Why You Should Be Using Presentations As Marketing Tools

If you’re not using presentations to promote your expertise, you’re missing out on one of the
most powerful marketing tools available to professionals. Here are five reasons presentations
should be at the top of your list for marketing activities.

Presentations cast you in a different role. Instead of being seen as a salesperson or a
marketer, you’re seen as an expert and an advisor. Presentations provide an especially effective
way to make an audience aware of needs they might not even realize they have. With the right
presentation, you immediately establish your professional reputation and credibility. The well executed
presentation provides an excellent start to building the relationships crucial to
success in professional settings. Just as writing a book or article lends credibility to the author,
speaking helps you build your status as an expert. Presentations also provide a key differentiator.

The person who can clearly express her ideas is seen as more intelligent and
more self-confident than the person who stumbles through a disorganized presentation. When
you’re competing for business, a well-crafted presentation can give you the advantage because
better presenters are more persuasive. An architect once reported in one of my seminars that
he was sure his firm was more successful in getting business because the people they chose to
pitch for the business were highly trained in presentation skills.

Presentations allow you to customize your material. Unlike a print run of brochures or
postcards, you can customize your talk for each specific audience you address. You can take
advantage of a system of marketing that highlights the most effective approach for particular
audiences. You can choose when to use examples, case studies or testimonials that will appeal
to very specific audiences. Further, based on the feedback you receive, you can adjust your presentation
to create the most effective message.

Presentations create opportunities for audience interaction. The interactive nature of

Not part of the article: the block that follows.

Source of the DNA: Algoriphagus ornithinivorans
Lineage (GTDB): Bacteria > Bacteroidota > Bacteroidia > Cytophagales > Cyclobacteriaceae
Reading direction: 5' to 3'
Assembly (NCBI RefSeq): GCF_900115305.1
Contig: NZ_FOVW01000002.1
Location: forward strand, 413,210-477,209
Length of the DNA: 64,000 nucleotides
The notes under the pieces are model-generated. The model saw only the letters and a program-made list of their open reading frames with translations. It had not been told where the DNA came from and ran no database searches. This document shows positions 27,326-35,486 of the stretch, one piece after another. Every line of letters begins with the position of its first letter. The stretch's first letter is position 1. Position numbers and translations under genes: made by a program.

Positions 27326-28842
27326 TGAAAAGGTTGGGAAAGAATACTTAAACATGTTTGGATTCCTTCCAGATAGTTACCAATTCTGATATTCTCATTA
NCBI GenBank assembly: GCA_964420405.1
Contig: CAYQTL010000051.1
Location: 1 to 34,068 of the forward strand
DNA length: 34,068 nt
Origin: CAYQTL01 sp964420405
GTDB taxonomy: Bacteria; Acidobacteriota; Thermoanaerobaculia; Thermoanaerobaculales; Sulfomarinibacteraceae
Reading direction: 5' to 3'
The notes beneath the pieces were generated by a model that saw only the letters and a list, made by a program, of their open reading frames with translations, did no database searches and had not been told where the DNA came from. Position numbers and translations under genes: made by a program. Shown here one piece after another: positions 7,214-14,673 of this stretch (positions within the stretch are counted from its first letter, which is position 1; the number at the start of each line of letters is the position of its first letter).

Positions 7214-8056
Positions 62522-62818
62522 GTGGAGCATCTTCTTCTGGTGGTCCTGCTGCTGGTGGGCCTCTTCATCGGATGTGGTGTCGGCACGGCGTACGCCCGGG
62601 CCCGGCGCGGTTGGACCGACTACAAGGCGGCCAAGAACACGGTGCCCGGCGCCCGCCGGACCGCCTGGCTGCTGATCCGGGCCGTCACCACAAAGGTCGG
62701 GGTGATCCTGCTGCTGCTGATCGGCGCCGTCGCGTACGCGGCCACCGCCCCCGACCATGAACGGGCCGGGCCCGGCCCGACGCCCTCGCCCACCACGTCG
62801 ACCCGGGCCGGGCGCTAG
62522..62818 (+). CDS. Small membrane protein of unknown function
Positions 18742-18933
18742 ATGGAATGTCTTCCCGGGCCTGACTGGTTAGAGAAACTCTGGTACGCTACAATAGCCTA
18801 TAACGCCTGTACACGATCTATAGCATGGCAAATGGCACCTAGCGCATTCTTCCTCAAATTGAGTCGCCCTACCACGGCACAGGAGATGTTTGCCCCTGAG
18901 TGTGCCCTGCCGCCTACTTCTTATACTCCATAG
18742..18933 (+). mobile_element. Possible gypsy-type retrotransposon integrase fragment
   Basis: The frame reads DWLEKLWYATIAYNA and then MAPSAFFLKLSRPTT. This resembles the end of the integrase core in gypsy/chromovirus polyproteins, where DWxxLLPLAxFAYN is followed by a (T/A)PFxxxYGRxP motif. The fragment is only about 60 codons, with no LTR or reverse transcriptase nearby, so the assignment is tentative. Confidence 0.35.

presentations works to your advantage. In a face-to-face setting you can engage all three
channels of communication–the verbal, the visual and the vocal. When these three channels
reinforce one another, you’ll be even more effective in making your message heard. The
feedback you receive allows you to adjust your material and tackle objections as they arise.
Presentation audiences are not passive sponges soaking up your message. They are involved
participants in the communication process. Because they already want to be there, you can
focus on moving them further along the sales process. Imagine having 30 minutes to educate
your prospects about your services with no interruptions! Your audience often contains highly-qualified prospects. People choose to attend a sales presentation, product demonstration or continuing education course because there’s something of interest to them.

Presentations furnish high-value marketing at a lower cost. Compared to almost any
type of business development, presentations produce a higher ratio of qualified prospects. What would 30
minutes of airtime on a radio or television station cost? When you send out 5000 pieces of
direct mail, how much of it ends up in the recycle bin? Presentations require an investment in
time, but if you plan properly, you’ll receive a very high return on that investment. Presentations also lower the cost of acquiring new clients. This is the most direct way to be in
front of your prospects. When you speak to a group, you’ll often get three opportunities for
publicity. First, when the event is advertised, you can provide a brief synopsis of your talk for
brochures, mailers, the website and even a newsletter. Second, if your talk is newsworthy, you
may receive some media coverage during the event itself. Third, there is an opportunity for
exposure in a summary of the event for the organization’s newsletter or annual report.

Presentations offer prospects the opportunity to “try before they buy.” When
prospects see you present, they get an idea of what it would be like to work with you. They get
the opportunity to see your unique take on issues and to see how you interact with others.
Past experience always influences the choice of a professional service provider. Also, because
someone has seen you present, they often feel they can safely refer you to friends and

Granted, crafting an effective presentation takes planning, preparation and thought. It’s an
investment of your time, but one that can provide significant returns.

by Joseph Sommerville, Ph.D.

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